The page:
History

Dead Wake: The Last Crossing of the Lusitania

Thursday, April 23, 2015
Erik Larson
Dead Wake: The Last Crossing of the Lusitania

As World War I entered its tenth month, transatlantic shipping was becoming a dangerous business. The German submarine fleet was doing its best to disrupt British naval traffic as well as any boats thought to be concealing troops and munitions bound for the war effort. Up to this point, civilian passenger ships and those from neutral countries were generally considered off limits, but Germany was determined to change the rules of the game. On May 1, 1915 the luxury liner Lusitania sailed out of New York, bound for Liverpool with a record number of women and children aboard. It was considered the fastest ship on the seas and it was generally thought that it would be able to outrun any U-boat attack.

In Dead Wake, Erik Larson brings to life the story of the forces that lead to the ultimate demise of the Lusitania. The cast of characters ranges from captains of both the Lusitania and the German U-boat, to some of the colorful passengers, to President Woodrow Wilson as he tries to maintain American neutrality but is eventually led to declare war.  This was a very intriguing read about a subject that I remember as being touched on only briefly in history class as a trigger to U.S. involvement in the war. I highly recommend it. Check the catalog.

Sue A., Reference

The Girls of Atomic City: The Untold Story of the Women Who Helped Win World War II

Friday, January 2, 2015
Denise Kiernan
Girls of Atomic City

      Oak Ridge Tennessee was a city built in a remote rural area of the south in only 6 months during World War II to accommodate a secret

      mission to help win the war.   At one point over 75,000 people lived and worked there and it used more electricity than New York  City. 

      However, the world outside did not even know the city existed until after two atomic bombs were dropped on Japan.  This account weaves

       stories based on the voices of some of the women who worked there who were interviewed when in their 80s and 90s.  The book tells the

       human side and captures the spirit of the people who did not know the real purpose of their work. They only wanted to help end the war.   

       Check our catalog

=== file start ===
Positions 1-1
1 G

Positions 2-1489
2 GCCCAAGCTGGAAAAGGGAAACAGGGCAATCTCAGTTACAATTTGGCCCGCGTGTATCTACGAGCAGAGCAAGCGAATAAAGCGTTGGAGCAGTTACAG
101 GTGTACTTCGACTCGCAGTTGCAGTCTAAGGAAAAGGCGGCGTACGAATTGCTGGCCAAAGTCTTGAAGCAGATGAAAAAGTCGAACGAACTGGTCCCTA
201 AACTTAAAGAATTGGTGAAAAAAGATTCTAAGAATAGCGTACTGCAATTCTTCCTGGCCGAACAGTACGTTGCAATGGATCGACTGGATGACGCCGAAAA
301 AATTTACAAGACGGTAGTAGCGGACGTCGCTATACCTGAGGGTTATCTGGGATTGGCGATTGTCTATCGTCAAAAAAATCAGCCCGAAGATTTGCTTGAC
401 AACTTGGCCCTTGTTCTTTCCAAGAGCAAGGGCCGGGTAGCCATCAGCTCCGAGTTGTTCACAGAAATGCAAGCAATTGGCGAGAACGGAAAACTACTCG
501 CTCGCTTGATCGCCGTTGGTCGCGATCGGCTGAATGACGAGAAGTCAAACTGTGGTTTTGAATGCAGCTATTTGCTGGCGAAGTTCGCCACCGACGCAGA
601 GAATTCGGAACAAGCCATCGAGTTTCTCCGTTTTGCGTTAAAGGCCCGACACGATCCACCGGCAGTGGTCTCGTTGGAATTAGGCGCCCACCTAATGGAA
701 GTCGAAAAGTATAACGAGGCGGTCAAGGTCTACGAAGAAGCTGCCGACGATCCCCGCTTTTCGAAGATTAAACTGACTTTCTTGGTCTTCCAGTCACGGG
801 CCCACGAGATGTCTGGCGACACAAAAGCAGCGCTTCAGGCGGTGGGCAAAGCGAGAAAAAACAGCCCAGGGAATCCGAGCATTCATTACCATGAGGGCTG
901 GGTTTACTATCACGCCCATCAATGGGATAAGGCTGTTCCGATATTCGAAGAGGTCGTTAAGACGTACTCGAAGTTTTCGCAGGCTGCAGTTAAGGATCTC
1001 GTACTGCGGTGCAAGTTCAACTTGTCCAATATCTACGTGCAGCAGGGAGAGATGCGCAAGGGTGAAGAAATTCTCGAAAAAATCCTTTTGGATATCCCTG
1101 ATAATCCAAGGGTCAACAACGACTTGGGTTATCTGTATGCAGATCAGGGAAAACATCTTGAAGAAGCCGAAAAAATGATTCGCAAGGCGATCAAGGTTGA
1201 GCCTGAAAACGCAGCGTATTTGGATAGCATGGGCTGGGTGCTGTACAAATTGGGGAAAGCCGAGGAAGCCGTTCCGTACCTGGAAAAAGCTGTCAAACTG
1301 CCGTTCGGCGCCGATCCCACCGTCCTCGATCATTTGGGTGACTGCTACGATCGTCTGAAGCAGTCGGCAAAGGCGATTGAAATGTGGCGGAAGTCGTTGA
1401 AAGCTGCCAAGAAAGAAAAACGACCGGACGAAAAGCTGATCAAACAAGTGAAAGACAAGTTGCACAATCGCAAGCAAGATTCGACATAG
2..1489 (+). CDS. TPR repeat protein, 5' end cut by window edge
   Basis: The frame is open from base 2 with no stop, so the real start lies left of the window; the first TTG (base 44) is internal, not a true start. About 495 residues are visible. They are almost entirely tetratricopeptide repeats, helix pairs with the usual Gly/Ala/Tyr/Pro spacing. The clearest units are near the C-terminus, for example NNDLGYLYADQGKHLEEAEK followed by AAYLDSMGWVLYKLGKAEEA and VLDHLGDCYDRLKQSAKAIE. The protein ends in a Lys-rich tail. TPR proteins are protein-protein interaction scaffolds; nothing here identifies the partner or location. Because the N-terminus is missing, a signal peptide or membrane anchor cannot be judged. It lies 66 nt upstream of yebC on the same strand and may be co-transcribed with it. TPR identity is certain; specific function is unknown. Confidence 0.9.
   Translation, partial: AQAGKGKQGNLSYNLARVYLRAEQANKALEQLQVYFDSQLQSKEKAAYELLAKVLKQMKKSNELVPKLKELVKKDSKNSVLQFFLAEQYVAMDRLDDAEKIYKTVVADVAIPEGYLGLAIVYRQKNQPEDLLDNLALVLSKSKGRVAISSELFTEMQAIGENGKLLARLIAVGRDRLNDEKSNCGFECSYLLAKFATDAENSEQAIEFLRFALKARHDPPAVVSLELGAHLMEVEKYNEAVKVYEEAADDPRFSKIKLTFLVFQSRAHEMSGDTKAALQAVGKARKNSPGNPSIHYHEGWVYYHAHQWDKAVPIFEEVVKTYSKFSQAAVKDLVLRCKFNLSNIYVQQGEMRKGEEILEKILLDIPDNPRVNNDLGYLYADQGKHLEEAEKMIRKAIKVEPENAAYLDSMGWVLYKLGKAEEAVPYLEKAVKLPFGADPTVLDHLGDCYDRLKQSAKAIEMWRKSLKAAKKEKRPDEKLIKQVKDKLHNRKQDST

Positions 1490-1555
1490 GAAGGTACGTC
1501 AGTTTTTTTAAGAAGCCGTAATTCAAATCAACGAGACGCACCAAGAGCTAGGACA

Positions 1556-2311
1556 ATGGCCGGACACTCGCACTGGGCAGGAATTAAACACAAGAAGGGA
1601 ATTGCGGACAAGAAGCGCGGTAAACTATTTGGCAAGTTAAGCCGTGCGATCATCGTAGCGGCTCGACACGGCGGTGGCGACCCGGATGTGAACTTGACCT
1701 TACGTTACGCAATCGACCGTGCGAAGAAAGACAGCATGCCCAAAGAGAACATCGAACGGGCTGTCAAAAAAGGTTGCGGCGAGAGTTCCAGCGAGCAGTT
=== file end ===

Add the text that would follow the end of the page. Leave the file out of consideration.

Kathleen Zaenger, Administration

Short Nights of the Shadow Catcher: The Epic Life and Immortal Photgraphs of Edward Curtis

Tuesday, February 5, 2013
Timothy Egan
Short Nights of the Shadow Catcher

In 1900 renowned Seattle photographer Edward S. Curtis began his life’s quest to chronicle the rapidly vanishing cultures of the North American Indians. He spent the next three decades traveling the American West and documenting the stories and rituals of more than eighty tribes. Through the patronage of men such as J.P. Morgan and Theodore Roosevelt, he eventually took more than 40,000 photographs, preserved 10,000 audio recordings, and made the first narrative documentary film. His obsessive dedication to his work came at great cost to his personal life. The long absences from home ultimately resulted in divorce and the loss of the portrait photography business that supported his family. He eventually died penniless and virtually unknown in Hollywood, just a few years after publishing the last of twenty volumes. Author Timothy Egan, winner of the National Book Award for The Worst Hard Time, does a masterful job of bringing this personal struggle to life.  Highly recommended! Check our catalog.

Sue A., Reference

 

The War of 1812 - DVD

Wednesday, March 7, 2012
Brian McKenna
The War of 1812

Since we are remembering the 200th anniversary of the War of 1812, and I know I have ancestors who fought in it, I thought I would review my history.  This is a very well-done portrayal of the war events by the National Film Board of Canada.  The actors are fantastic, and the war is shown through the viewpoint of Native Americans, the British and Americans.  I like that it shows the war from all angles; not just the American view.  This is a 2 disc set divided into 4 parts, and has won numerous awards.  Catch up on a forgotten piece of history with this DVD - and make sure you watch the moving ending. Check our catalog.